Fortnightly review : the diagnosis of pulmonary embolismBMJ 1997; 314 doi: https://doi.org/10.1136/bmj.314.7078.425 (Published 08 February 1997) Cite this as: BMJ 1997;314:425
- Tony Fennerty, consultant physiciana
- a Chest Clinic Southern General Hospital Glasgow G51 4TF
- Accepted 6 December 1996
Pulmonary emboli are responsible for 10% of all deaths in hospital (medical and surgical), and contribute to a further 10%.1 Death occurs in a heterogeneous group of patients ranging from those who are terminally ill to those who are convalescent. It is usually a sudden event but not always unheralded and often predictable. Thromboprophylaxis and a high level of suspicion are the only means by which any impression is likely to be made on the current death rate, which has not changed in the past 30 years.1 Once treatment is started death from pulmonary embolism is rare, the problem is diagnosing it. The only confirmatory test available to most clinicians is ventilation perfusion lung scanning, but it is truly diagnostic in only about 30% of cases. The remaining 70% of scans–that is, low and intermediate probability scans, sometimes referred to as non-diagnostic scans–may represent a probability for an underlying embolus of between 4% and 66%, depending on the clinical circumstances and the scan abnormality.2 Most clinical guidelines refer patients with a non-diagnostic scan for pulmonary angiography, the gold standard diagnostic test for pulmonary embolus, ignoring the fact that angiography is not available to many clinicians in the United Kingdom. Clinicians thus have to make clinical decisions on the basis of somewhat broad diagnostic probabilities.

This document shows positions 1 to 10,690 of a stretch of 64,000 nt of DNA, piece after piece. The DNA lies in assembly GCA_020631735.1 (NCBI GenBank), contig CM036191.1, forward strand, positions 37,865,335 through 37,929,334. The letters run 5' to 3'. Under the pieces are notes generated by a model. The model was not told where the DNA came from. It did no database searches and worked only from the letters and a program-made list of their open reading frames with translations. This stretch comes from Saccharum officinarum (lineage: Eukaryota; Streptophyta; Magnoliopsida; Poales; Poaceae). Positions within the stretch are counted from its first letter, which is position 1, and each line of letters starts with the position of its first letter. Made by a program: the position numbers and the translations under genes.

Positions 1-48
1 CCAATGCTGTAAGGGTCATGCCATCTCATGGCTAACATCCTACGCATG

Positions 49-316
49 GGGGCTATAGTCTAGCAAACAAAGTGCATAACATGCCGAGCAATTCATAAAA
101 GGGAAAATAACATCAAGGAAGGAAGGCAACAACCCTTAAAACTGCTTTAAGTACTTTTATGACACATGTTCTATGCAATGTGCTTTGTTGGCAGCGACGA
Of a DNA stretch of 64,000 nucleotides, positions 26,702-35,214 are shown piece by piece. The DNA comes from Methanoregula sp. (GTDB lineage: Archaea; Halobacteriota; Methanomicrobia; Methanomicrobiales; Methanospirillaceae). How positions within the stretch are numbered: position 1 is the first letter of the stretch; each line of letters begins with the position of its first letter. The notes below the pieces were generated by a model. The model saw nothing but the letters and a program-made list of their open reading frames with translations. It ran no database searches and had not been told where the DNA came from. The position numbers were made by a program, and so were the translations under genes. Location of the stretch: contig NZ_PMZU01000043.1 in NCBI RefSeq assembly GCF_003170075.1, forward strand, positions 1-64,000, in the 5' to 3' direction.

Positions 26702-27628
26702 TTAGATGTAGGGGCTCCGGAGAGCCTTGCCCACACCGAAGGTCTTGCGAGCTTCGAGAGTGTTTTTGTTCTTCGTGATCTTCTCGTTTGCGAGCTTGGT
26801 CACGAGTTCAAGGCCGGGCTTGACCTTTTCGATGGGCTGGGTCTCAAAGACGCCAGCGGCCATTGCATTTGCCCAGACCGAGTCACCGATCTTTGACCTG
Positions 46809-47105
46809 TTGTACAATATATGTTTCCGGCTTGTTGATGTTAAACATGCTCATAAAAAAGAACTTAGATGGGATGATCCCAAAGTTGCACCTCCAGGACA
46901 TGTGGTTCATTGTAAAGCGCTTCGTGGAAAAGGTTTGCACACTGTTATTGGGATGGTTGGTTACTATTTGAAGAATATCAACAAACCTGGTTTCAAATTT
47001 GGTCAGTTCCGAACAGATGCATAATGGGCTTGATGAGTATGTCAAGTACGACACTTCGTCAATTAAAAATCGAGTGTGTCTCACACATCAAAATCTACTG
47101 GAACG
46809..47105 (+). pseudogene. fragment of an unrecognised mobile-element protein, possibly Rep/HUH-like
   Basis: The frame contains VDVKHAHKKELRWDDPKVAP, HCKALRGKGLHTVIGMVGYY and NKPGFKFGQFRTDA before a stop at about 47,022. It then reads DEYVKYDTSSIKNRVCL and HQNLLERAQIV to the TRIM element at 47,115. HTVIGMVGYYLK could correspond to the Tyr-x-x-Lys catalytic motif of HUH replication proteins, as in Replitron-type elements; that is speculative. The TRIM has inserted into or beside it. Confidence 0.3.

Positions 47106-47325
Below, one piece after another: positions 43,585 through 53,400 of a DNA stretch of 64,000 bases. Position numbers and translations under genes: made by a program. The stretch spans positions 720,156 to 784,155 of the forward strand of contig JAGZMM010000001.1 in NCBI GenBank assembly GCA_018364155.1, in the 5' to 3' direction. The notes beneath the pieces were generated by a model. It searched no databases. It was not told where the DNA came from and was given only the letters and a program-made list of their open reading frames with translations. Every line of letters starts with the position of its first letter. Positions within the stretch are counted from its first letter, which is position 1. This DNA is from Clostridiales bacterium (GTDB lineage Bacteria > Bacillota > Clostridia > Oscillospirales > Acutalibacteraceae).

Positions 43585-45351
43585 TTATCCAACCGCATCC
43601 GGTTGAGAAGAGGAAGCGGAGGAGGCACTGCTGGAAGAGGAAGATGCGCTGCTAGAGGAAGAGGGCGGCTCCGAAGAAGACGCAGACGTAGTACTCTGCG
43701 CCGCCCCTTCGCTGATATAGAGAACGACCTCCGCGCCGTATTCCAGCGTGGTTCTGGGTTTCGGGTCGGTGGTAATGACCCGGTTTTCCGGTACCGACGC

How do they cope? We do not know for sure, but in most cases treatment is probably withheld.3 When an uncertain diagnosis is balanced against the perceived risks and inconveniences of anticoagulant treatment concerns about anticoagulants are likely to win over any concerns over dying of pulmonary embolism. But how fatal is pulmonary embolism?
Remarkably little is known about the natural course of the condition, but a death rate of 30% for an untreated pulmonary embolus is often quoted and accounts for …
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